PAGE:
BladesUSA offers this 14.5" "fantasy knife" that really has it all: a skull with fangs, pincers, scorpionoid body-segments, a lethal-looking stinger (perfect for inadvertent self-blinding while scratching your nose), the whole package. It comes with a wall-mounted display, though why you'd ever take it off is beyond me.
The Beastie Boys, as photographed in their early days by photographer Glen E. Friedman.
In the New York Times today, Dave Itzkoff reports on the latest wrinkle in the copyright battle between SF tech-toy company GoldieBlox and beloved hip-hop band The Beastie Boys. As reported here on Boing Boing in previous weeks, GoldieBlox used the Beasties' song "Girls" in a viral video that was an ad for its toys. The Beasties objected, though they claim they didn't threaten per se--and GoldieBlox pre-emptively sued the band. Then GoldieBlox kind of backed down. Now, the Beasties have filed a counterclaim.
In court papers filed on Tuesday, lawyers for the Beastie Boys said that a popular online video that was created by the toy company, GoldieBlox, and contained an alternate version of the band’s song “Girls,” constituted “copyright infringement and is not fair use,” turning the band’s music into “a ‘jingle’ to sell GoldieBlox’s products.”
Designer and artist Jed Berk created Its-A-Bob, a fun balloon toy with a retractable leash. He's very close to funding his Kickstarter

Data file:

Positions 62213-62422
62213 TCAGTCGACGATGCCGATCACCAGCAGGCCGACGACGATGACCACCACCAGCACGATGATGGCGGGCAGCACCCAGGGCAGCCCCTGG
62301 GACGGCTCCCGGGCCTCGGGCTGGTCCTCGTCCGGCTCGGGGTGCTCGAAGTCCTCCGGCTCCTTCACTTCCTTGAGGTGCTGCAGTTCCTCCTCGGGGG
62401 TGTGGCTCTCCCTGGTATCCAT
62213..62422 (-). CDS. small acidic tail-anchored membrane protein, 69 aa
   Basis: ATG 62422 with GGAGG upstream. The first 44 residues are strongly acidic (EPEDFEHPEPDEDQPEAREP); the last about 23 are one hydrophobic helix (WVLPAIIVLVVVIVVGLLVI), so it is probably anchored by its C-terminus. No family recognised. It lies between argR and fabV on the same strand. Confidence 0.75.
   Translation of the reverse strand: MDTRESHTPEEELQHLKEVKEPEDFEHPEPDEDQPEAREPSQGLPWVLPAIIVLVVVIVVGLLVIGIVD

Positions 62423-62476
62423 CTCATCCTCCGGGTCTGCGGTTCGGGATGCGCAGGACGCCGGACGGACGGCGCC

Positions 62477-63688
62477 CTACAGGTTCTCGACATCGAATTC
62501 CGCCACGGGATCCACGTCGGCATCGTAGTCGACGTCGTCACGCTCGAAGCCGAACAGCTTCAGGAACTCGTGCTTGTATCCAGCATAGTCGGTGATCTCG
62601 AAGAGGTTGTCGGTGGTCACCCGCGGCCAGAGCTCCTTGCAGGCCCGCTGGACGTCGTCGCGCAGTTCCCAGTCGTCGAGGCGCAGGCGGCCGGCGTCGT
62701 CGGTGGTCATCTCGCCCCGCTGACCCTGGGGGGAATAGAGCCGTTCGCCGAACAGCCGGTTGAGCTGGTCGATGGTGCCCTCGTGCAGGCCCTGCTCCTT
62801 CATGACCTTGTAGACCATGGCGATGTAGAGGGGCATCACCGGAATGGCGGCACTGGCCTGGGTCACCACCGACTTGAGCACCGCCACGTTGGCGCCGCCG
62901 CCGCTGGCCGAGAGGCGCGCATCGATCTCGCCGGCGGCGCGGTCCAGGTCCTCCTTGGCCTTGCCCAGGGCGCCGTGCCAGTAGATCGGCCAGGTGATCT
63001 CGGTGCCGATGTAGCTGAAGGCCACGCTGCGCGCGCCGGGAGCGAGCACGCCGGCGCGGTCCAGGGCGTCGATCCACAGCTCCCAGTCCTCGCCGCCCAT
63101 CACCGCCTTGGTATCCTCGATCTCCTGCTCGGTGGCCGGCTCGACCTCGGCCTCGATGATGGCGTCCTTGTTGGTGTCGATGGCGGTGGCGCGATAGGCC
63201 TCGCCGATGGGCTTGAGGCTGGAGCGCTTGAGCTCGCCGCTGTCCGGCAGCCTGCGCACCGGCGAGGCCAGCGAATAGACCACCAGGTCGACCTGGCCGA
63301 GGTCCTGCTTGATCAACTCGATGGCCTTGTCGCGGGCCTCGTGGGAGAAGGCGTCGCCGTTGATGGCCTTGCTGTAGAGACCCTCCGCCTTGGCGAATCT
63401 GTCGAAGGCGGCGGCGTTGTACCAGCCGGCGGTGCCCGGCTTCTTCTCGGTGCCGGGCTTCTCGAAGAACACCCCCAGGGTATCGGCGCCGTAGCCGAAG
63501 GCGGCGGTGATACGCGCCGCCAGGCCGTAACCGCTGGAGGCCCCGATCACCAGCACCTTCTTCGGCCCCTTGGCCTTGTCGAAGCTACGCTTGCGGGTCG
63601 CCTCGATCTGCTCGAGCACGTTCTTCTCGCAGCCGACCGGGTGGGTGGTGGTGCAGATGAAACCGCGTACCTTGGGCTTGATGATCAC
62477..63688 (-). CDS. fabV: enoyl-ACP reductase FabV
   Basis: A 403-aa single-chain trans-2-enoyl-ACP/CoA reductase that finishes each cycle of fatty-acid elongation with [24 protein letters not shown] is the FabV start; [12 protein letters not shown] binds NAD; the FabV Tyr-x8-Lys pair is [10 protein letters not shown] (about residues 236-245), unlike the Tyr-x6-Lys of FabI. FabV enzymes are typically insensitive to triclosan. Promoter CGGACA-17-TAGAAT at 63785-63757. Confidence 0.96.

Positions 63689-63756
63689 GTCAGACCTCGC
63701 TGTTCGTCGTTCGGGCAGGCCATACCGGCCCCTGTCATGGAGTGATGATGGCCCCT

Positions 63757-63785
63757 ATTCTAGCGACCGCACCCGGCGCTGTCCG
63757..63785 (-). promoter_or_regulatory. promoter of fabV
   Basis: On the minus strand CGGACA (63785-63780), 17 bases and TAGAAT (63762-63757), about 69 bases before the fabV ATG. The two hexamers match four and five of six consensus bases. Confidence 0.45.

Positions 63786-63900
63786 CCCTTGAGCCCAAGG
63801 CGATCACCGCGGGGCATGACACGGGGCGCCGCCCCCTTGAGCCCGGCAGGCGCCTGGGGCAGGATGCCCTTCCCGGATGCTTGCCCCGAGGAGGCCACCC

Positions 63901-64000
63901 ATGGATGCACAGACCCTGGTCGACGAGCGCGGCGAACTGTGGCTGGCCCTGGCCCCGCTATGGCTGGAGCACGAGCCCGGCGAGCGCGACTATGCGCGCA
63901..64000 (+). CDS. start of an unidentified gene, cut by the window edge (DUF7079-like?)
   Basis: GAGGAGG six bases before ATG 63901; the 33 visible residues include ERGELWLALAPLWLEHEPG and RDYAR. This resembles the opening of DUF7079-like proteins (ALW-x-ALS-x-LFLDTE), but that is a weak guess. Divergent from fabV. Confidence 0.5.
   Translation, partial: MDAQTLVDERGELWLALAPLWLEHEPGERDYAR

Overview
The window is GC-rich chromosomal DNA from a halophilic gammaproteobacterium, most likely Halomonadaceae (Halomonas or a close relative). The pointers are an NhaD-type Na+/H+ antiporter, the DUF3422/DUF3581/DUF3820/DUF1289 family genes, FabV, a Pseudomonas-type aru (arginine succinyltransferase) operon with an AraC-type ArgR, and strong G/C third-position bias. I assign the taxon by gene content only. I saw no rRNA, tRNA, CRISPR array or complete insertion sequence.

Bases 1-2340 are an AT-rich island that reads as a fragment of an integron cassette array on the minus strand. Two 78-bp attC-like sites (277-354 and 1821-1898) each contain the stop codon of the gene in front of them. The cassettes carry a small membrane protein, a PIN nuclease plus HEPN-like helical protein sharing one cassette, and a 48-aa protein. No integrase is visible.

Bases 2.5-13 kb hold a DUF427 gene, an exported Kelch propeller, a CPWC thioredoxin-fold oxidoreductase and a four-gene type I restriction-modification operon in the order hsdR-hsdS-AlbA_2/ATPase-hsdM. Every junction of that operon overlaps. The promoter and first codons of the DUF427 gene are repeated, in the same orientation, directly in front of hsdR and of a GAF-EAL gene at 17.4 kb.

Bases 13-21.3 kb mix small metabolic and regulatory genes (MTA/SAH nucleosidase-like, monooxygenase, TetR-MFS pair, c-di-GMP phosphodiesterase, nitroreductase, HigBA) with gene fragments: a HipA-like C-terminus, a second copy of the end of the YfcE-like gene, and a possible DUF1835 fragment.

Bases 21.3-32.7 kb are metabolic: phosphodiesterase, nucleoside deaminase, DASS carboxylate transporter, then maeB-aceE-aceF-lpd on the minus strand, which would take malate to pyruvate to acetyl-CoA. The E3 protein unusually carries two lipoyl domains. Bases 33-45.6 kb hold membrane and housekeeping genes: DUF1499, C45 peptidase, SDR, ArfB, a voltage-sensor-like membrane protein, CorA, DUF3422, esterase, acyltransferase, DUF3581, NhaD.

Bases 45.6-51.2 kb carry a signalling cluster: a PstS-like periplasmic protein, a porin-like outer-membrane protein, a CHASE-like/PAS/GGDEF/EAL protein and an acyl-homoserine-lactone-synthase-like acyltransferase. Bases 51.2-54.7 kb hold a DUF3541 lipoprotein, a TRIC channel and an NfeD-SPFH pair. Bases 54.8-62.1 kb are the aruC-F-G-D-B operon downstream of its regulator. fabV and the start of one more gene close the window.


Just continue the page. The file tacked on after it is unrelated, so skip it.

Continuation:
Brook sez, "My cousin Max made this amazing replica out of walnut of a Campagnolo bicycle derailleur."
Anthill Art fills ant colonies with molten aluminum, creating massive, intricate castings of the architecture of the ants' nests. They're for sale on Ebay (surprisingly cheap, too), and they're spectacular.
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One year ago today
76 things banned in the Bible, most of which are punishable by death: Tumblr listing things banned in Leviticus, the banny-est of all scriptures.
Five years ago today
R.I.P. Bettie Page: 2008 has been a brutal year for some of the icons of my Southern California adolescence.
Ten years ago today
Epidemiology meets Six Degrees: Use informal surveys to identify the highly connected individuals who are likely to be super-spreaders of illness, then vaccinate them.
Richard from the Electronic Frontier Foundation sez, "EFF's Power Up Your Donation matching campaign starts today.
Anyone who donates to the campaign in the next week will have their gift matched from a pool of challenge grants. If you've appreciated EFF's legal challenges to NSA surveillance, battling patent and copyright trolls, opposition to the Trans-Pacific Partnership, and fighting for fair use, now's a great time to become a EFF member!"
Donate to EFF and double your impact
Kembrew writes, "I saw your post in Boing Boing today about Pee-Wee, and coincidentally, I just published a piece on Pee-wee's Christmas Special. I think it's the first time Paul Reubens has been interviewed about the upcoming remastered Pee-wee's Playhouse DVDs that will come out next year."
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I use the ad-supported version of the Spotify digital music service on my desktop computer. The mobile app cost $10 a month, which isn't bad, but between Pandora and WFMU's app, I am able to live without it and save a bit of money.
Today, Spotify announced a free mobile service that allows you to shuffle play your playlists, other playlists, or any artist in Spotify's large catalog. You are limited to 6 skip forwards per hour (I think Pandora has the same limit). In any case, I'm in!
Spotify: App Store and Google Play.